Mandatum Novum

Today is Maundy Thursday, the Christian holy day commemorating The Last Supper of Jesus with his disciples.

The word Maundy is derived through Middle English, and Old French mandé, from the Latin mandatum. It refers to the "new mandate" given by Jesus to his apostles. The Gospel of John tells the story of Jesus illustrating the significance of this mandate by washing the feet of his disciples before sharing his last meal with them on the night before he was crucified.

Christ Washing the Feet of his Disciples, Rembrandt, c. 1655Mandatum novum do vobis ut diligatis invicem sicut dilexi vos.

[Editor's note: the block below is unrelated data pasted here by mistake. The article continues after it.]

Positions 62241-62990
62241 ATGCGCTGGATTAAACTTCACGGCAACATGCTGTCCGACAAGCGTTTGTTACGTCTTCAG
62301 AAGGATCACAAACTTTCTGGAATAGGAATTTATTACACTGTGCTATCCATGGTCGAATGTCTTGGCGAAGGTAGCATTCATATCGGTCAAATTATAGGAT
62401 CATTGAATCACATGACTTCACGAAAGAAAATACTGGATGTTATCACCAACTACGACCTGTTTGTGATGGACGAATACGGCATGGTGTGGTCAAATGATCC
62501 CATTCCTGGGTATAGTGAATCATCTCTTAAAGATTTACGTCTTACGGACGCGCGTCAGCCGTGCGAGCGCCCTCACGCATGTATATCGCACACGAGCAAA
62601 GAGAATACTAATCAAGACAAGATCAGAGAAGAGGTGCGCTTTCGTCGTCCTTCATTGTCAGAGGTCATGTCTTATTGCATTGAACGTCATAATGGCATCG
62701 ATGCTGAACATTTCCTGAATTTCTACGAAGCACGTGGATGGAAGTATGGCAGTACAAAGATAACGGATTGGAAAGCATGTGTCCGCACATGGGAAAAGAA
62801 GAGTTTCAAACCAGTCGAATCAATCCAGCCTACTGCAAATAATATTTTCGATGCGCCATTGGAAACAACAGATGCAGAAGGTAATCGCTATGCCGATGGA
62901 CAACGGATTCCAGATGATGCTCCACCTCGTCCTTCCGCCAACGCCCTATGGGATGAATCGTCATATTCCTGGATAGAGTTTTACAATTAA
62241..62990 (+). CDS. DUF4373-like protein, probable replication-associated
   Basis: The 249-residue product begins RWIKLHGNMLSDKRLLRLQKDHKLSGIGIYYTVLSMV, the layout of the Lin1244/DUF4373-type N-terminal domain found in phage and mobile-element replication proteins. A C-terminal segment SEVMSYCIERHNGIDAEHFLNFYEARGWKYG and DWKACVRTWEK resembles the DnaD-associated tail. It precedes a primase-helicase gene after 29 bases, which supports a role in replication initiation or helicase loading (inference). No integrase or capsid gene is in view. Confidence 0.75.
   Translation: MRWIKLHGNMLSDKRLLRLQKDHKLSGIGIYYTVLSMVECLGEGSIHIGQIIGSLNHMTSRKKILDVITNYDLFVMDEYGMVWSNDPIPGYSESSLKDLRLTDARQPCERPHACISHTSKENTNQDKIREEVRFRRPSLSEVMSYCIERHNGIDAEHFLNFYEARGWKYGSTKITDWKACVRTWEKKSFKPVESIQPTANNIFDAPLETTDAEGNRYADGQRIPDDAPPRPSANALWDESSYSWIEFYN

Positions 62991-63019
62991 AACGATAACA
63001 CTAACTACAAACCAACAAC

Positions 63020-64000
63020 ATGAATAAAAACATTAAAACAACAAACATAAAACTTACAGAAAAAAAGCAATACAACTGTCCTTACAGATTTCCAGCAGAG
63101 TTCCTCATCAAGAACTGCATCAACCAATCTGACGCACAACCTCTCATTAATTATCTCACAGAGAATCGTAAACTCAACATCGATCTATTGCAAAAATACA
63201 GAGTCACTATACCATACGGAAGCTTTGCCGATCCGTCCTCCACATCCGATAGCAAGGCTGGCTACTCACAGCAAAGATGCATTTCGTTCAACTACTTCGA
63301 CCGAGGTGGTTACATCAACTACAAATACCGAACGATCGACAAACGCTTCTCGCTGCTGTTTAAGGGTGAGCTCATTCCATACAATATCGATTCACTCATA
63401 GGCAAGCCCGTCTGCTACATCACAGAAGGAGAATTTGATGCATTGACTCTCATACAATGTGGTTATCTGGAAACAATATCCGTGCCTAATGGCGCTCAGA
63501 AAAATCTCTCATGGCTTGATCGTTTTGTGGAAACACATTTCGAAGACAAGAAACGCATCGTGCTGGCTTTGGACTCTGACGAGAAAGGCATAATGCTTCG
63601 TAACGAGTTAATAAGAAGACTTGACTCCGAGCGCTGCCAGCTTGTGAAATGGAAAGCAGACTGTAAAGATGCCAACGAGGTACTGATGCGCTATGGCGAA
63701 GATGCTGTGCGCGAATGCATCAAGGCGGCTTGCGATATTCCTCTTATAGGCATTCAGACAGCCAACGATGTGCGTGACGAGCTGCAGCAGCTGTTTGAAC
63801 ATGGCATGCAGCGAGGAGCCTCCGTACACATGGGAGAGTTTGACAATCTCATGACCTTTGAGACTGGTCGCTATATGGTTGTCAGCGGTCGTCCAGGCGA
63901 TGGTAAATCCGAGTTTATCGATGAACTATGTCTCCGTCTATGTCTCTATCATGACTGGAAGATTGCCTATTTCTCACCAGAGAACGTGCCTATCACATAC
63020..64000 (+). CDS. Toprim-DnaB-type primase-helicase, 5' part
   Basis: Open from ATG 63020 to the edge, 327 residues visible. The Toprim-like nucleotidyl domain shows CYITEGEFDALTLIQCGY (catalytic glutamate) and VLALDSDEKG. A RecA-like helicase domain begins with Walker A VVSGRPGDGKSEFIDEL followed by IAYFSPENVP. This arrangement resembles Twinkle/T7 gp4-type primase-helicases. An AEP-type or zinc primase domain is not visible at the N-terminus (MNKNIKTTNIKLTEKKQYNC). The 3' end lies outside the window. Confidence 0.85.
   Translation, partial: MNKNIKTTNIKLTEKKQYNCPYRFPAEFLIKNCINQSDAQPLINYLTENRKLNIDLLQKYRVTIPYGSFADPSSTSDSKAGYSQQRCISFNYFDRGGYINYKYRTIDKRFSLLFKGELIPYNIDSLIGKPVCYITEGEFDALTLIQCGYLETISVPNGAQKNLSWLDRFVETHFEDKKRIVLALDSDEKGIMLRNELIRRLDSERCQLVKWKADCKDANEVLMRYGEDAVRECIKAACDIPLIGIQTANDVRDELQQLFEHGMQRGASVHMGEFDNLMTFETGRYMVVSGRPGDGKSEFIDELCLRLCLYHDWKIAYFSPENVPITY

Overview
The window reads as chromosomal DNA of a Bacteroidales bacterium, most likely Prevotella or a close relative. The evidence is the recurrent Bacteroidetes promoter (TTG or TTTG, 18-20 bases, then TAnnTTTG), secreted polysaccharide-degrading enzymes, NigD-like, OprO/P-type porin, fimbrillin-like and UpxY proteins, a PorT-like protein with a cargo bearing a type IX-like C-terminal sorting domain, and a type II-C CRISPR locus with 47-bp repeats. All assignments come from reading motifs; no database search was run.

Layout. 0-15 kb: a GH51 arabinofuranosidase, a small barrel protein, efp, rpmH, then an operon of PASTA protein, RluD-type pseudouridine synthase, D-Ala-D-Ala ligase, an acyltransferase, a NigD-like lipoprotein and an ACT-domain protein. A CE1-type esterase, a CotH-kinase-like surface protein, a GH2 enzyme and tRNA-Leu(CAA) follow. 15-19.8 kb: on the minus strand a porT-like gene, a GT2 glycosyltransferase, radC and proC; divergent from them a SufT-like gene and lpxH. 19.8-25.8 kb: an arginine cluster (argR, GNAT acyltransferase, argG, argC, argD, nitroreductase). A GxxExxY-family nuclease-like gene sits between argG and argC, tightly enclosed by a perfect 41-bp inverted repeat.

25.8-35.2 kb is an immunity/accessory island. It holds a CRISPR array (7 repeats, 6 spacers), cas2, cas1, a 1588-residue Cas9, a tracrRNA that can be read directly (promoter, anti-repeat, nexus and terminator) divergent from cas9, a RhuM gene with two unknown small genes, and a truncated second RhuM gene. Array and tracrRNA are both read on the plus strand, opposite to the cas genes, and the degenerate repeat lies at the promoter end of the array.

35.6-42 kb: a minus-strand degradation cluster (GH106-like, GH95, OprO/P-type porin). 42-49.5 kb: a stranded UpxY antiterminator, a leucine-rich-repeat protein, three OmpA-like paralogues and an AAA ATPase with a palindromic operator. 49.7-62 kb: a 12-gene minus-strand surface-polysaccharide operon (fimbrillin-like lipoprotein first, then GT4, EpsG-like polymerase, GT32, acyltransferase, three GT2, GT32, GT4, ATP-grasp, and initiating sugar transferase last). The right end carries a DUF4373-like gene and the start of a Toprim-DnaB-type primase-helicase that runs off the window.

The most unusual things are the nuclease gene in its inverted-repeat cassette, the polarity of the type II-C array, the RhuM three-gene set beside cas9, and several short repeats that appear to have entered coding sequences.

“A new commandment I give unto you, That you love one another as I have loved you.”

John 13:34

Thomas Merton wrote: True emptiness is that which transcends all things and yet is imminent in all. For what seems to be emptiness in this case is pure being. But it's not this or that. Whatever you say of it, it is other than what you say. The character of emptiness, at least for a Christian contemplative, is pure love, pure freedom. Love that is free of everything, not determined by any thing or held down by any special relationship. It's love for love's sake. It's a sharing through the Holy Spirit in the infinite charity of God. And so when Jesus told his disciples to love, he told them to love as universally as the Father who sends rain alike on the just and the unjust. This purity, freedom, and indeterminateness of love is the very essence of Christianity.